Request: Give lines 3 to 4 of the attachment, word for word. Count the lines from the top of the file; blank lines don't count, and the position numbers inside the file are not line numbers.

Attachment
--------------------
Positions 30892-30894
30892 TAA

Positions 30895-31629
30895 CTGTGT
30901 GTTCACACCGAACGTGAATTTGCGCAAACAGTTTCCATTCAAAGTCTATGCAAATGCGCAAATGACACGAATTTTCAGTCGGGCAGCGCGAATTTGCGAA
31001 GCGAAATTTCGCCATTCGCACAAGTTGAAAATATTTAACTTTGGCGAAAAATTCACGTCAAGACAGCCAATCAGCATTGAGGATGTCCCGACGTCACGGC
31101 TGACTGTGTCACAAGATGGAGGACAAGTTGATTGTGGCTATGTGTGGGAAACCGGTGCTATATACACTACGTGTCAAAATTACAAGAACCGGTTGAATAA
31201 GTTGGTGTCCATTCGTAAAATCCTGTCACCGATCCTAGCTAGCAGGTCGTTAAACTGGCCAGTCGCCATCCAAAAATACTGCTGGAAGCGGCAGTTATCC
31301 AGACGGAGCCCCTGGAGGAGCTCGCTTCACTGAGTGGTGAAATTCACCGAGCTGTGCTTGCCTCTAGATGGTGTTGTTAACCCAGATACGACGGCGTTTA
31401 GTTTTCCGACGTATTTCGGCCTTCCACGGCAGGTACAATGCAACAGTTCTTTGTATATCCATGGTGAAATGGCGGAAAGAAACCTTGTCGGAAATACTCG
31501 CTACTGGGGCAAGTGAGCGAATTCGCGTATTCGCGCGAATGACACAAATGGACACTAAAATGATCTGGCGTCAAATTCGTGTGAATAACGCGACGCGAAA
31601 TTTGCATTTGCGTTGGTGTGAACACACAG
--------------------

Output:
Positions 30895-31629
30895 CTGTGT